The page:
In my blog post of August 10, 2015 (Statutes of Limitation and Streamlined Filings or File Forward Strategies) I discussed the impact of various statutes of limitations (SOLs) on Streamlined Filing decisions.   It is important to remember that SOLs are a double-edged sword. They permit IRS to make assessments within the permissible periods be it the general-rule SOL of three-years, the extended SOL of six-years or the tolled SOL under various circumstances discussed in the earlier blog post. SOLs by the same token prohibit IRS from making an assessment after the running of the applicable SOL. Once the applicable SOL has tolled, IRS is out of luck, absent fraud.


Consider a U.S. resident taxpayer who failed to report income from an offshore account and likewise failed to file and FBAR for years 2011, 2012 and 2013. The taxpayer and his spouse had filed joint returns before April 15 for each of the three prior years but did not include the foreign bank account interest. The income not reported is less than 25% of the taxpayer’s gross income for 2011, 2012 and 2013.   Assume that the taxpayer was negligent in failing to timely file but his conduct was not willful. No other foreign reporting forms were required to be filed as the highest value of the account was $100,000 and no PFICs, foreign gifts or nominee entities were involved.

The taxpayer has properly filed his 2014 FBAR and his 2014 Form 1040. The amount of income tax owed as indicated on the amended returns is as follows:

2011 $5,000
2012 $3,000
2013 $1,000

The amended returns are filed on August 26, 2015 along with the Streamlined Filing non-willful certification.

No Form 872 required

Note that the Streamlined Filing Compliance Procedures, unlike the OVDP, do not require that the taxpayer execute a Form 872 extending the time within which the IRS can assess additional tax. Since the three-year SOL applies under our assumptions stated above, the SOL on assessment with regard to the tax-year 2011 would have expired on April 15, 2015.  Thus, the $5,000 stated to be due on the 2011 amended return is time-barred and cannot be collected by IRS.

Language in Streamlined Filing Compliance Procedures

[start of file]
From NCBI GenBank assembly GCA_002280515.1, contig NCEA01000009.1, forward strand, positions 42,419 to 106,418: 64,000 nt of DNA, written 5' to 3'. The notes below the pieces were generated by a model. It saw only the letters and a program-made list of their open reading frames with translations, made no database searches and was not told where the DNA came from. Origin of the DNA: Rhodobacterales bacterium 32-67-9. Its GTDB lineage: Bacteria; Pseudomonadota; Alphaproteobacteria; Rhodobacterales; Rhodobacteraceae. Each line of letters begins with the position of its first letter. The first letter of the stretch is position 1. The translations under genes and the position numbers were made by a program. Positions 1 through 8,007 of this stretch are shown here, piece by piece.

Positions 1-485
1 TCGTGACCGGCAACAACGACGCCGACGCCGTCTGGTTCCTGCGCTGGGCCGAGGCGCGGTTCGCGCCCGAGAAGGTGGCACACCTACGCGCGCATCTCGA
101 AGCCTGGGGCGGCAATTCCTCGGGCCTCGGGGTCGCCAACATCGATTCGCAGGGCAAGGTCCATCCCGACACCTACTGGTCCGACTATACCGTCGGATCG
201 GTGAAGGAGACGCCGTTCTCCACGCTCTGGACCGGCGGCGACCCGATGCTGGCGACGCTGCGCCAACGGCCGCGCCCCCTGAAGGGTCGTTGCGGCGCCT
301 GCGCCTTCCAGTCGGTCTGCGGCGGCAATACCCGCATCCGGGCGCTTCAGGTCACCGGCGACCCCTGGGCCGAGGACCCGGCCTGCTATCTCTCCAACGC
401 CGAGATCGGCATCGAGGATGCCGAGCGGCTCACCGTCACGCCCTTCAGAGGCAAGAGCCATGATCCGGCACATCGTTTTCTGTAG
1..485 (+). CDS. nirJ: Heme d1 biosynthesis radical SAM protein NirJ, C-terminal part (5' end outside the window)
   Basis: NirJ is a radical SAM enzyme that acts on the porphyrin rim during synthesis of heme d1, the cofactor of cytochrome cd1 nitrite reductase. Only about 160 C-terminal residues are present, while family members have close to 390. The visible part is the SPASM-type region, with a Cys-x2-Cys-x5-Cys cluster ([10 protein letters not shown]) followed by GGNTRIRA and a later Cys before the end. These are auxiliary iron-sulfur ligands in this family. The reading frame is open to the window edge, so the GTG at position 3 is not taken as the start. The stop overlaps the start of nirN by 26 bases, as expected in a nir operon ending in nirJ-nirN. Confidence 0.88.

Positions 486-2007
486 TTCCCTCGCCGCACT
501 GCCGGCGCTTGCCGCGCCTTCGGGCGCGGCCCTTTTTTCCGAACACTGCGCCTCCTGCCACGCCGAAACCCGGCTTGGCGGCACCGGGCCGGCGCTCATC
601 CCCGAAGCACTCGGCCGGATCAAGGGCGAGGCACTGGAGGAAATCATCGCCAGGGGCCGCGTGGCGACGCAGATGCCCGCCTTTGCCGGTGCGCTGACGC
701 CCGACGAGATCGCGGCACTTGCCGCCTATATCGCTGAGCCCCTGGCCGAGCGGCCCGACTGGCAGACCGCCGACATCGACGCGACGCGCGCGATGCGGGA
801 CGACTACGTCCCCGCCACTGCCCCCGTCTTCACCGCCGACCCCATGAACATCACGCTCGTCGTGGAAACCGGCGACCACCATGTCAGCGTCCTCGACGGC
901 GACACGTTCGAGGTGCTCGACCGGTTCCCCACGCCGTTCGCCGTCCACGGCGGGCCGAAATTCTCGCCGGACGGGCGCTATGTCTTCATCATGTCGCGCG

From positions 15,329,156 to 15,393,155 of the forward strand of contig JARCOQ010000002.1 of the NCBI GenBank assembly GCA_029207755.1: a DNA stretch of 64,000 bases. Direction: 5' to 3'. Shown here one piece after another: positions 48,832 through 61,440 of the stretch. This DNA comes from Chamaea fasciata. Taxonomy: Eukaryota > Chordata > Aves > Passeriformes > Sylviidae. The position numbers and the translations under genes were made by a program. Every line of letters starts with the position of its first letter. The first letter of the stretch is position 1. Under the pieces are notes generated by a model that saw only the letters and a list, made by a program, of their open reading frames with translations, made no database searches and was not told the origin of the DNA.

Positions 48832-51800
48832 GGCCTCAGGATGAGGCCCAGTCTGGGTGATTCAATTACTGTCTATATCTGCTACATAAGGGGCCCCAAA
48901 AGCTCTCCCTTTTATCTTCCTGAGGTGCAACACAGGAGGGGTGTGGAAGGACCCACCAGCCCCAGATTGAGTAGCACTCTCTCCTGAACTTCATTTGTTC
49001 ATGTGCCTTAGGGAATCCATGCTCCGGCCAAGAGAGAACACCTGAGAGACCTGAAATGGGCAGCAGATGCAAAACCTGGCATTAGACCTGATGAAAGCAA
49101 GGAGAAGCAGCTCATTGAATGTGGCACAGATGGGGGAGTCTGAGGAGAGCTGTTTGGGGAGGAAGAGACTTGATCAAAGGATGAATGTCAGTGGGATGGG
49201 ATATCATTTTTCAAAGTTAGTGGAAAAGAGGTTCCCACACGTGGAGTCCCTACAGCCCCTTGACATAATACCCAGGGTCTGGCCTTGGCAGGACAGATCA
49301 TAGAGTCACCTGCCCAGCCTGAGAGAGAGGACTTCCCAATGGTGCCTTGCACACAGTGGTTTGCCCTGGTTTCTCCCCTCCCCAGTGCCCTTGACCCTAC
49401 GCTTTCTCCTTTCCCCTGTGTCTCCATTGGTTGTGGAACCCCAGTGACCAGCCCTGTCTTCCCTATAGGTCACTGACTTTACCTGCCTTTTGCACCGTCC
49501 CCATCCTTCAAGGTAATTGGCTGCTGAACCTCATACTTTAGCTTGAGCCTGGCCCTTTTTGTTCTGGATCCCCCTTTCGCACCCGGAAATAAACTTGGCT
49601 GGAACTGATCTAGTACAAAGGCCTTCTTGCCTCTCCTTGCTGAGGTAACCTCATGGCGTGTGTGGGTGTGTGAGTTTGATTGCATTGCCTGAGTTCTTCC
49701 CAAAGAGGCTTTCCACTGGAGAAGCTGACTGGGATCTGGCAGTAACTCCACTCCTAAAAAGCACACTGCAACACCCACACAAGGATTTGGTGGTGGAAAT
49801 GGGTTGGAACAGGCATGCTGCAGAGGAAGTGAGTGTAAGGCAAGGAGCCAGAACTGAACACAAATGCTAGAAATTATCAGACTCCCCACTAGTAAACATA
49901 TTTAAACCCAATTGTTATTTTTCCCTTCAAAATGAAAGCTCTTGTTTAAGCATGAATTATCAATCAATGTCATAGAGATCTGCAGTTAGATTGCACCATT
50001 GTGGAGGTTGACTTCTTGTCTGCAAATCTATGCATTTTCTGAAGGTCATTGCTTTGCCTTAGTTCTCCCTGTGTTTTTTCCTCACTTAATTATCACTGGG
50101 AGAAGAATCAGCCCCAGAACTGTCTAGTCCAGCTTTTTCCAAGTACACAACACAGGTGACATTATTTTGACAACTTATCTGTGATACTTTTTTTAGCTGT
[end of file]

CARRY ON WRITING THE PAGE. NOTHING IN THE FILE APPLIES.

Yet, the Streamlined Filing procedures instruct the taxpayer to remit payment for the amount shown on the tax returns for all three years, to wit:

Submit payment of all tax due as reflected on the tax returns (emphasis added) and all applicable statutory interest with respect to each of the late payment amounts.  Your taxpayer identification number must be included on your check.  You may receive a balance due notice or a refund if the tax or interest is not calculated correctly.

So, the dilemma: follow the procedure to the letter, which makes no sense; or, remit the tax due on returns not time barred with the cover letter explaining the omitted 2011 payment.  The concern being that to do so might cause the Service robot-reviewers to knee-jerk reject the Streamlined Filing and process the return under the normal return processing procedures; and, issue a non-willful penalty notice for $10,000, instead of the $5,000 penalty (5%) under the Streamlined Process, which would then be appealed.  The trouble is the taxpayer won’t know IRS has taken that action until he or she receives a penalty or audit notice down the road.

If payment is made for all years, IRS will automatically refund the payment for the time barred year since it cannot legally make the assessment. Thus, for small or nominal amounts it may be procedurally more expeditious to remit payment for all three years regardless of the SOL. I would note in the Streamlined Filing cover letter that payment is remitted pursuant to the Streamlined Filing Compliance Procedures, but that a refund is requested for the payment with respect to the year that is time-barred. For, larger amounts I would likely withhold payment and explain why payment has been withheld in the Streamlined Filing cover letter. But, such considerations follow no template and require case by case consideration.

Note that if Form 8938 or any of the required foreign reporting forms mentioned in my August 10 blog post were not filed, the above consideration is moot since the three-year SOL does not begin to run until the forms are filed.  Also, if original timely filed returns were not filed, the statute of limitations on assessment for the delinquent filed returns does not begin to run until the returns are filed.

© 2015 by Robert S. Steinberg, Esquire
All rights reserved

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